Will SMAs become as popular as managed funds in the future?
Separately managed accounts (SMAs) are professionally constructed and managed portfolios of securities in which the portfolio manager has full discretion over the investment decisions. In some ways they are similar to a managed fund except that instead of the investor holding units in the fund, SMA investors are the beneficial owners of the underlying securities in the portfolio, which means that they benefit from greater transparency and tax efficiency.
SMA portfolios typically follow the model portfolio chosen by the portfolio manager. When a new client invests in the SMA, the portfolio manager buys them the same stocks as in the model portfolio. Clients may also be able to transfer in their existing portfolio of shares and cash into the SMA, in which case the portfolio manager will only trade the necessary securities to align the client’s existing portfolio with the model portfolio. In the past SMAs were usually only available to high net worth individuals, but technological developments have allowed for scalability and a reduction in costs, making them more available to the average investor with around $30,000 or more.
An individually-managed account (IMA) is similar to an SMA except that the IMA is tailored to suit the needs of a specific client. For example, IMAs allow for the client to exclude certain stocks that may be included in the model portfolio for ethical reasons or to avoid purchasing shares that may still be included in the manager’s model portfolio but where most of the gains have already been achieved and therefore the potential upside is more limited. As each IMA is different, they are more labour intensive and typically require a minimum investment of $500,000 or more.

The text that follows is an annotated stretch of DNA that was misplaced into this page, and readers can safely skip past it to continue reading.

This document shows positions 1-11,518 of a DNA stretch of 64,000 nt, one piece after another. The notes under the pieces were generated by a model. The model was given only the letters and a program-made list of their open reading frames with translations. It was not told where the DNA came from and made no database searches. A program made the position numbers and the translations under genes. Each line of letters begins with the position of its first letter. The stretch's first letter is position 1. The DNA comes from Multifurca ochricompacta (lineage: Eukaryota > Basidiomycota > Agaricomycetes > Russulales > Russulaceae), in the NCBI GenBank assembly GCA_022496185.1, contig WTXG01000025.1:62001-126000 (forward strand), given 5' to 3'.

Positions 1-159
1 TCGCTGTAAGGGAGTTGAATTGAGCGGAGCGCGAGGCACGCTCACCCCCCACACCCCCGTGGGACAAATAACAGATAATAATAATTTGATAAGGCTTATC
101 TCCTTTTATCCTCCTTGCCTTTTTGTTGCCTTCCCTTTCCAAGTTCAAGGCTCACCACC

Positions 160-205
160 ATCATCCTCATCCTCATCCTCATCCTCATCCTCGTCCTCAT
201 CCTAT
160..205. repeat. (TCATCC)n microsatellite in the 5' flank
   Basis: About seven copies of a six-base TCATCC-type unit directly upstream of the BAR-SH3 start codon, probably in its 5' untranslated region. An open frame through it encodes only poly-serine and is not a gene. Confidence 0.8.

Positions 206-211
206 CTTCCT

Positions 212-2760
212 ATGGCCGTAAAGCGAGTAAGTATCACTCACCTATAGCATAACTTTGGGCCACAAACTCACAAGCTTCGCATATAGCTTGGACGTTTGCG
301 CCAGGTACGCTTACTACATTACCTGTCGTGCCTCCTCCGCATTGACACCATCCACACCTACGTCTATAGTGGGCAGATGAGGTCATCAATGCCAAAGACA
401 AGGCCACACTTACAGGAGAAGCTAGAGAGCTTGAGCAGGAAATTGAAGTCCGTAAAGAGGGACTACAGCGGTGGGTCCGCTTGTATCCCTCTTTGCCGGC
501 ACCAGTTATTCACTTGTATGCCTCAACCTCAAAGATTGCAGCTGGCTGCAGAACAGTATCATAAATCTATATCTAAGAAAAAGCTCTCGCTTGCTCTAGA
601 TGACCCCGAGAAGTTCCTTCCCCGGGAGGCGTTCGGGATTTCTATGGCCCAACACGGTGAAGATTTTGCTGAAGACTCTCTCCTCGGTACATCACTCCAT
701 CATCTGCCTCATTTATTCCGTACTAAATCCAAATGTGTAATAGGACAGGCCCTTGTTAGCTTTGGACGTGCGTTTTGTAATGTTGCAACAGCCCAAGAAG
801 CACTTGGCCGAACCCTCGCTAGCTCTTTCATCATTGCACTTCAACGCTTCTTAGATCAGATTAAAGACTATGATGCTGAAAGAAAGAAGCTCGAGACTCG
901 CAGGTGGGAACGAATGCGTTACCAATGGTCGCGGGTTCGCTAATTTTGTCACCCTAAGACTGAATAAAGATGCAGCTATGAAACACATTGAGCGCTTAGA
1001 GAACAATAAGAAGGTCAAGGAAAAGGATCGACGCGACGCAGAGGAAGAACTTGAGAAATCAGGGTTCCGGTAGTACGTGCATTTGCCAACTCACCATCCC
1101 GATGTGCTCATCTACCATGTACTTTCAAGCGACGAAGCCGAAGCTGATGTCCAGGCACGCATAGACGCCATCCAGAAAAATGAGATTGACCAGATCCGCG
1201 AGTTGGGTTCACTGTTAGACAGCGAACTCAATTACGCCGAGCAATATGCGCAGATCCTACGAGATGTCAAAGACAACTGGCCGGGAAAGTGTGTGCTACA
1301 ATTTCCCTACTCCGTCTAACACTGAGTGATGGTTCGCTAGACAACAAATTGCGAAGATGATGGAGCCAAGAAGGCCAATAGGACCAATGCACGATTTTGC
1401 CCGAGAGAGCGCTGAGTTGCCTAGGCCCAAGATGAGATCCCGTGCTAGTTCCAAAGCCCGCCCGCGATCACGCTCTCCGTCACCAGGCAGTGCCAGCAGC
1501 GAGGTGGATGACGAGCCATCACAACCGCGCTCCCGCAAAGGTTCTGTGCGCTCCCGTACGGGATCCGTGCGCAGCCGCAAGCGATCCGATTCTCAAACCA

As a result of the beneficial ownership of the securities, SMAs and IMAs have a number of benefits over pooled investment vehicles. Because investors directly receive dividends, franking credits and capital gains on each security in the account, there is a greater ability to control the tax planning of capital gains tax (CGT). For example, if an investor wants to change SMA portfolio managers, then he or she would only need to trade securities where there is a difference between the old and new model, potentially reducing the amount of realised capital gain/losses.
Similarly, if the change in a model portfolio causes capital gains to be crystallised, the investor may be able to offset the gain by also selling a security that has unrealised capital losses. Compared to an investor in a managed fund, a unit holder would have no ability to minimise the impact of capital gains. In addition, unlike owning units in a managed fund, share transfers into or out of a portfolio can be done without incurring CGT or transaction costs. Transparency is also an additional benefit as all the underlying securities are visible to investors and fees are easily broken down between management and administration charges.
In Australia, there are a limited number of providers and the majority are restricted to Australian shares. Model portfolios are often relatively concentrated portfolios comprising no more than about 20-25 securities with the majority of SMA portfolios focussed on larger Australian companies, but over time SMAs will offer exposure to international shares and fixed income securities.
Despite all its benefits, SMAs constitute a small portion of the investment landscape. However, thanks to technology improvements and increases in the number of SMA portfolios on offer many believe that in the not too distant future they will become as popular as managed funds.
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